2012 is quickly coming to a close! I’d like to look back at many of the accomplishments that the Monocacy & Catoctin Watershed Alliance partners have achieved in the past 11 months, and also towards what we have to look forward to in 2013.
We have planted many acres of new forest throughout Frederick County, and will continue do so next year. Frederick County Public Schools (FCPS) keep planting trees towards their “20% by 2038” tree canopy goal. Through partnerships, FCPS has added 34+ acres to their school sites, with an estimated 10 additional acres to be planted next spring. Through the 2012 Neighborhood Green program, private landowners in the Linganore watershed will be converting approximately 14 acres of turf grass to forest, improving water quality and wildlife habitat while reducing time and money spent on lawn maintenance. This educational cost-share program will continue in 2013. Frederick County’s Planning Department is planting and permanently protecting forestland through the Linganore Watershed Easement Purchase Program as well.
How can you help?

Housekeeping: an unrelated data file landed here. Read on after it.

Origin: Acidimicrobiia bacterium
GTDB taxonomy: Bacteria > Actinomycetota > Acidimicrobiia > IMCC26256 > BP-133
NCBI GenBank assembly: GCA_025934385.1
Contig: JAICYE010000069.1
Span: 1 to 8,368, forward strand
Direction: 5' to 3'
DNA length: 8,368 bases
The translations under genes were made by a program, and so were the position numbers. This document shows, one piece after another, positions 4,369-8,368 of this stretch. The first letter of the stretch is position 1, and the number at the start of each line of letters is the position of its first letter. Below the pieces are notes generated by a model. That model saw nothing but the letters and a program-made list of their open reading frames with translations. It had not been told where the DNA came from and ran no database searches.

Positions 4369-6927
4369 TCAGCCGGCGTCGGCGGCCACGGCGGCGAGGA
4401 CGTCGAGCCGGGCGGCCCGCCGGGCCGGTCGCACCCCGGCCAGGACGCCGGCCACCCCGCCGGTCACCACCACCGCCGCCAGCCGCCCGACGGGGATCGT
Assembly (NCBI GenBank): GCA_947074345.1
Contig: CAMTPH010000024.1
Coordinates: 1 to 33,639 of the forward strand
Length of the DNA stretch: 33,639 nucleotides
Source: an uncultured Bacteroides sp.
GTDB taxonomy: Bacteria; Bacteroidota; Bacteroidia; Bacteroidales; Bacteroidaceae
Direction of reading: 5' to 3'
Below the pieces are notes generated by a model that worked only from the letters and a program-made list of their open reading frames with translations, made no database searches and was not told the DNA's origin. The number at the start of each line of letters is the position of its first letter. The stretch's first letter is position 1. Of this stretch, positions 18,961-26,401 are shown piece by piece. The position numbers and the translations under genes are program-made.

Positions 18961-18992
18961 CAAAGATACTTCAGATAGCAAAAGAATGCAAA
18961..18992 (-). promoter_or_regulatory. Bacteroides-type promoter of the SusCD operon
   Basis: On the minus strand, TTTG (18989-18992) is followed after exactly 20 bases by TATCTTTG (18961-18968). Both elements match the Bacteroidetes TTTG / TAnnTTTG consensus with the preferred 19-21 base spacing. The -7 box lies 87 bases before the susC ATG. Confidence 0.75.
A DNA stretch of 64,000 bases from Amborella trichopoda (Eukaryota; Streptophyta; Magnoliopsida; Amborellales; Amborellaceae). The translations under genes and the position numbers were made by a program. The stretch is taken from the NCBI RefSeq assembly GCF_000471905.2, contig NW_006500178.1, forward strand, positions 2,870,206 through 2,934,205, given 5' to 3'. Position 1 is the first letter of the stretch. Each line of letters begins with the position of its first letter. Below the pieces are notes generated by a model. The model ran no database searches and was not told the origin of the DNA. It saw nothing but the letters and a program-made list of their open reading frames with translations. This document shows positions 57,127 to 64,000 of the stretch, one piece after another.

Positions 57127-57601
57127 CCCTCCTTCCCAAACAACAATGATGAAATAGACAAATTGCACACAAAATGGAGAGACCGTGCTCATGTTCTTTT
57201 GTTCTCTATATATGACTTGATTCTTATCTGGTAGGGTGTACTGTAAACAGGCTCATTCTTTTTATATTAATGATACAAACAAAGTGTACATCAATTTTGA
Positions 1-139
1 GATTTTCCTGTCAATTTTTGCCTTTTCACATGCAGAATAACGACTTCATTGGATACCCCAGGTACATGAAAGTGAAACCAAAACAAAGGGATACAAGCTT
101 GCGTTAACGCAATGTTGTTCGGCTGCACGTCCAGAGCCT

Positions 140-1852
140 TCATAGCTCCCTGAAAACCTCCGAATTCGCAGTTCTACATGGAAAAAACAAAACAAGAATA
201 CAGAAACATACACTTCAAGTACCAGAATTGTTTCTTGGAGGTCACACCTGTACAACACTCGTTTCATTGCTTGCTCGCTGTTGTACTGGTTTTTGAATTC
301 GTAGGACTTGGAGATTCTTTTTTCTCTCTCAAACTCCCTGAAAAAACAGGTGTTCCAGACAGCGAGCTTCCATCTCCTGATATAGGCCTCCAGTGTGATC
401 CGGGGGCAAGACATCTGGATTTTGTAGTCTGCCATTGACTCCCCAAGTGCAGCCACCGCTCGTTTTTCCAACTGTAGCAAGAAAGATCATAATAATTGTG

Forests are great for stream health, as are a number of other initiatives being led by Alliance partners. Potomac Conservancy and the US Fish & Wildlife Service recently worked together to remove Clifford Branch Dam and restore Clifford Branch through natural stream channel design and riparian buffer establishment. This project will improve conditions for existing populations of brook trout. Speaking of trout, the Potomac Valley Fly Fishers are selling 100 limited edition prints of a beautiful rainbow trout this holiday season to go towards the club’s conservation efforts. Members of the club also participated in Catoctin Creek Nature Center’s Stream Survey and identified and sorted macroinvertebrates to study stream conditions at two locations within the creek.
How can you help?
Two of our articles feature bioretention projects in Urbana, MD: The Urbana High School bioretention project recently received a makeover, while the Urbana Elementary School Bioswale got hit by its 2nd hurricane since its installation. See how they look now…
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